Author(s): Peter RU, Gottlber P
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Abstract The cutaneous symptoms that appear after radiation exposure are caused by a combination of inflammatory processes and alteration of cellular proliferation as a result of a specific pattern of transcriptionally activated proinflammatory cytokines and growth factors. The symptoms follow a time course consisting of prodromal erythema, manifestation, chronic stage, and late stage; these symptoms are referred to as cutaneous radiation syndrome (CRS). The time course depends on several factors such as the applied radiation dose, radiation quality, individual radiation sensitivity, extent of contamination and absorption, and volume of skin exposed. For diagnosis of CRS, the following procedures are used: 7.5 to 20 MHz B-scan sonography, thermography, capillary microscopy, profilometry, nuclear magnetic resonance imaging, bone scintigraphy, and histology. Based on the results of previous experimental and clinical research, pharmacotherapy of CRS can include topical or systemic application of corticosteroids, gamma interferon, pentoxifylline and vitamin E, and superoxide dismutase. The treatment varies according to the stage of CRS. Due to the complexity of the clinical manifestations of radiation disease in most patients, interdisciplinary treatment at specialized centers is necessary. In most cases, dermatologists are asked to provide lifelong therapy and follow-up of the patients.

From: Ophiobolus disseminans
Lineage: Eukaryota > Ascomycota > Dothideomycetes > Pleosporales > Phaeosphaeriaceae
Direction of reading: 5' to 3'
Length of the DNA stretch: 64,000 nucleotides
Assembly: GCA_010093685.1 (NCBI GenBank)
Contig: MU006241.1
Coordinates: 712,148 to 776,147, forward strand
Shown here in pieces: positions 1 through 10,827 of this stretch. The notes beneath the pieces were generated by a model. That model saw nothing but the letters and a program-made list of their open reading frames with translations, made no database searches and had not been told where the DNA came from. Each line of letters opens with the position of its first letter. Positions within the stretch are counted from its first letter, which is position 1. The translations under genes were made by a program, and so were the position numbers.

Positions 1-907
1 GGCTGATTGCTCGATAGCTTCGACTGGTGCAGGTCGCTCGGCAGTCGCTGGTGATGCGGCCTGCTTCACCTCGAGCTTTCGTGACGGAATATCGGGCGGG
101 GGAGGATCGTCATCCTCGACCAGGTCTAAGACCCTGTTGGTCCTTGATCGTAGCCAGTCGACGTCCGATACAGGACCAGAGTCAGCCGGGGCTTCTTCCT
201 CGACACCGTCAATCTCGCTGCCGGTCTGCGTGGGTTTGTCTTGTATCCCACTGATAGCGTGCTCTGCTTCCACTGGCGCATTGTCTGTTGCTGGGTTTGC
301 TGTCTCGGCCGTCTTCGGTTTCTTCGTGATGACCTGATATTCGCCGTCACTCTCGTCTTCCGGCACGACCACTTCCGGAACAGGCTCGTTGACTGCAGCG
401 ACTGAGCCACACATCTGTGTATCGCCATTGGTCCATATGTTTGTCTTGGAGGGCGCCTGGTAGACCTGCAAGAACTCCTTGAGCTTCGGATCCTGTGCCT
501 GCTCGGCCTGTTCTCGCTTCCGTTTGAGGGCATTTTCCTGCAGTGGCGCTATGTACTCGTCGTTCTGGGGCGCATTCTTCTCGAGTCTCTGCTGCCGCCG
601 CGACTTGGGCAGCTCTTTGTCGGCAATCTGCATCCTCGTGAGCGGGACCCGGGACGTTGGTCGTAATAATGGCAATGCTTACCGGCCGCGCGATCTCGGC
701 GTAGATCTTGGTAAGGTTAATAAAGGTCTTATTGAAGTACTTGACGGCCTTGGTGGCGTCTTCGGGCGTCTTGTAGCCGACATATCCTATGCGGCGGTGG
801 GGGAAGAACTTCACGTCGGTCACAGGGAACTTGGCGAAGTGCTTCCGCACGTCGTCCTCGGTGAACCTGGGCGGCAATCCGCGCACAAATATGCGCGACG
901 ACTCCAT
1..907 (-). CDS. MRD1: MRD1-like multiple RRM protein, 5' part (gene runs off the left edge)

This article was published in Mil Med
and referenced in Journal of Stem Cell Research & Therapy